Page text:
Cerium(III) oxide
Cerium(III) oxide
IUPAC name
Cerium(III) oxide
Other names
Cerium sesquioxide
3D model (JSmol)
ECHA InfoCard 100.014.289 Edit this at Wikidata
EC Number
  • 234-374-3
  • InChI=1S/2Ce.3O/q2*+3;3*-2
  • [O-2].[O-2].[O-2].[Ce+3].[Ce+3]
Molar mass 328.229 g·mol−1
Appearance yellow-green dust[citation needed]
Density 6.2 g/cm3
Melting point 2,177 °C (3,951 °F; 2,450 K)
Boiling point 3,730 °C (6,750 °F; 4,000 K)
Solubility in sulfuric acid soluble
Solubility in hydrochloric acid insoluble
Hexagonal, hP5
P3m1, No. 164
GHS labelling:
GHS07: Exclamation markGHS09: Environmental hazard
Related compounds
Other anions
Cerium(III) chloride
Other cations
Lanthanum(III) oxide, Praseodymium(III) oxide
Related compounds
Cerium(IV) oxide
Except where otherwise noted, data are given for materials in their standard state (at 25 °C [77 °F], 100 kPa).
checkY verify (what is checkY☒N ?)

Cerium(III) oxide, also known as cerium oxide, cerium trioxide, cerium sesquioxide, cerous oxide or dicerium trioxide, is an oxide of the rare-earth metal cerium. It has chemical formula Ce2O3 and is gold-yellow in color.


Engine and exhaust catalysts

Cerium oxide is used as a catalytic converter for the minimisation of CO emissions in the exhaust gases from motor vehicles.

When there is a shortage of oxygen, cerium(IV) oxide is reduced by carbon monoxide to cerium(III) oxide:

2 CeO2 + CO → Ce2O3 + CO2

When there is an oxygen surplus, the process is reversed and cerium(III) oxide is oxidized to cerium(IV) oxide:

2 Ce2O3 + O2 → 4 CeO2

Major automotive applications for cerium(III) oxide are as a catalytic converter for the oxidation of CO and NOx emissions in the exhaust gases from motor vehicles,[1][2] and secondly, cerium oxide finds use as a fuel additive to diesel fuels, which results in increased fuel efficiency and decreased hydrocarbon derived particulate matter emissions,[3] however the health effects of the cerium oxide bearing engine exhaust is a point of study and dispute.[4][5][6]

Water splitting

The cerium(IV) oxide–cerium(III) oxide cycle or CeO2/Ce2O3 cycle is a two step thermochemical water splitting process based on cerium(IV) oxide and cerium(III) oxide for hydrogen production.[7]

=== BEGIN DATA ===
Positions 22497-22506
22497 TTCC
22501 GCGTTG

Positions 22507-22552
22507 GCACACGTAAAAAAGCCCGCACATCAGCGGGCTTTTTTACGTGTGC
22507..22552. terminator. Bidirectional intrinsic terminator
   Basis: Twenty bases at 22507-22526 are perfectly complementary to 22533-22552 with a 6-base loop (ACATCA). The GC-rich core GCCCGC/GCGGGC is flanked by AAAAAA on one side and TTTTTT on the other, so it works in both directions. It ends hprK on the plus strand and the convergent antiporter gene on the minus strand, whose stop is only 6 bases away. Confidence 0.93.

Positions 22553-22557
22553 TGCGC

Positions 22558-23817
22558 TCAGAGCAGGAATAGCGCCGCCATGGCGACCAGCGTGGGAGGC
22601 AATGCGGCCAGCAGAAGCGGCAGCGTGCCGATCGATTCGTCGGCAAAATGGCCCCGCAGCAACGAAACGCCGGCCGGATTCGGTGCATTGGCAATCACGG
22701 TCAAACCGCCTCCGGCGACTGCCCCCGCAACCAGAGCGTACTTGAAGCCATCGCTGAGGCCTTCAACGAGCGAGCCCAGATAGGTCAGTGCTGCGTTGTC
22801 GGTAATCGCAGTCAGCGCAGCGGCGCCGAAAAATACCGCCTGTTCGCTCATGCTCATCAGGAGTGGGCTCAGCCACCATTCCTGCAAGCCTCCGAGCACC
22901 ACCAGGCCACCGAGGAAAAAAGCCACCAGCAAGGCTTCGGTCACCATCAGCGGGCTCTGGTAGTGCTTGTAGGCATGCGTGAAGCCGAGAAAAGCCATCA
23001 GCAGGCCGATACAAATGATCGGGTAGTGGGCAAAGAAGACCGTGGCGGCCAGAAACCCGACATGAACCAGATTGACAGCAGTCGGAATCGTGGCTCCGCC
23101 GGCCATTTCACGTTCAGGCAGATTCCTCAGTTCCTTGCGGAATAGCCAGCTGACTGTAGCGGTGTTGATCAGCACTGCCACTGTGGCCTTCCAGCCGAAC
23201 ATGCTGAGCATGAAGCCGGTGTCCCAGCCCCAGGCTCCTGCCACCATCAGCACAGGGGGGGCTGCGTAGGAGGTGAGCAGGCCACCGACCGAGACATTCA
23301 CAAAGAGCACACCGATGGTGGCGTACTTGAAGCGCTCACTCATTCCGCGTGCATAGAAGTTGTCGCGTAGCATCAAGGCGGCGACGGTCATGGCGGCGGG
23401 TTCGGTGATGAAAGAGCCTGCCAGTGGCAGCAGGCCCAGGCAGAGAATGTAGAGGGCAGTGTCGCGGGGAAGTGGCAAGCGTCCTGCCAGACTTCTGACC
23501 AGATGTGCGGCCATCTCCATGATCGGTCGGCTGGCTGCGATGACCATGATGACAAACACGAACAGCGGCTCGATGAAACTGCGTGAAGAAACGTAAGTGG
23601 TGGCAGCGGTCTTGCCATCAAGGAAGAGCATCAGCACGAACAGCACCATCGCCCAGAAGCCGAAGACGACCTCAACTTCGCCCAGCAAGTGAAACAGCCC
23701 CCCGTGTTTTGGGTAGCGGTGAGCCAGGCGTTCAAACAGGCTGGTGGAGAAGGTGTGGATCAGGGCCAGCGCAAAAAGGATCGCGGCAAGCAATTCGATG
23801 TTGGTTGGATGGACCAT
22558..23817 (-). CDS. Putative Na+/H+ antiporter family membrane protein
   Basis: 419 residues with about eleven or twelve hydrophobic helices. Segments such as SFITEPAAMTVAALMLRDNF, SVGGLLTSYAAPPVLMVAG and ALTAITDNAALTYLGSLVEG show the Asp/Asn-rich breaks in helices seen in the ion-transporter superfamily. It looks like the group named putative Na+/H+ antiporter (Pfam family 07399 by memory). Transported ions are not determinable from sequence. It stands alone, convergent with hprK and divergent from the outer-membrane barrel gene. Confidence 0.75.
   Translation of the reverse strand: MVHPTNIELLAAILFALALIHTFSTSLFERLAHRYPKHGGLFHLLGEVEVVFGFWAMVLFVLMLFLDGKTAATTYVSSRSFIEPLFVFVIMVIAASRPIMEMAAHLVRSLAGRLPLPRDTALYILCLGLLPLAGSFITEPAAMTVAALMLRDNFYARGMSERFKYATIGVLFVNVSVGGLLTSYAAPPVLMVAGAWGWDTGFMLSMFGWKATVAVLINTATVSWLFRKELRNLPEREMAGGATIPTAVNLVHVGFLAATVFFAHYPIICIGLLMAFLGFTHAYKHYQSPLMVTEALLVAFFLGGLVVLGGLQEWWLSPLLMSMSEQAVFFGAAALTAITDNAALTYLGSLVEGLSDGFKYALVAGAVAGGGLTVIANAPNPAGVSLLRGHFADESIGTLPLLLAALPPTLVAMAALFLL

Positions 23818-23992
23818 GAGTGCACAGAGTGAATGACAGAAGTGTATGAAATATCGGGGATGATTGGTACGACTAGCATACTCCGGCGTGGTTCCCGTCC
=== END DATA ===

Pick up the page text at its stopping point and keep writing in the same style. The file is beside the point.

Cerium(III) oxide combined with tin(II) oxide (SnO) in ceramic form is used for illumination with UV light. It absorbs light with a wavelength of 320 nm and emits light with a wavelength of 412 nm.[8] This combination of cerium(III) oxide and tin(II) oxide is rare, and obtained only with difficulty on a laboratory scale.[citation needed]


Cerium(III) oxide is produced by the reduction of cerium(IV) oxide with hydrogen at approximately 1,400 °C (2,550 °F). Samples produced in this way are only slowly air-oxidized back to the dioxide at room temperature.[9]


  1. ^ Bleiwas, D.I. (2013). Potential for Recovery of Cerium Contained in Automotive Catalytic Converters. Reston, Va.: U.S. Department of the Interior, U.S. Geological Survey.
  2. ^ "Argonne's deNOx Catalyst Begins Extensive Diesel Engine Exhaust Testing". Archived from the original on 2015-09-07. Retrieved 2014-06-02.
  3. ^ "Exploring Nano-sized Fuel Additives EPA scientists examine nanoparticle impacts on vehicle emissions and air pollution".
  4. ^ "Nanoparticles used as additives in diesel fuels can travel from lungs to liver, November 18, 2011. Marshall University Research Corporation".
  5. ^ Park, B.; Donaldson, K.; Duffin, R.; Tran, L.; Kelly, F.; Mudway, I.; Morin, J. P.; Guest, R.; Jenkinson, P.; Samaras, Z.; Giannouli, M.; Kouridis, H.; Martin, P. (Apr 2008). "Hazard and risk assessment of a nanoparticulate cerium oxide-based diesel fuel additive - a case study". Inhal Toxicol. 20 (6): 547–66. doi:10.1080/08958370801915309. PMID 18444008.
  6. ^ "Exploring Nano-sized Fuel Additives EPA scientists examine nanoparticle impacts on vehicle emissions and air pollution".
  7. ^ Hydrogen production from solar thermochemical water splitting cycles Archived August 30, 2009, at the Wayback Machine
  8. ^ Peplinski, D.R.; Wozniak, W. T.; Moser, J. B. (1980). "Spectral Studies of New Luminophors for Dental Porcelain". Journal of Dental Research. 59 (9): 1501–1509. doi:10.1177/00220345800590090801. PMID 6931128.
  9. ^ Y. Wetzel (1963). "Scandium, Yttrium, Rare Earths". In G. Brauer (ed.). Handbook of Preparative Inorganic Chemistry, 2nd Ed. Vol. 1. NY, NY: Academic Press. p. 1151.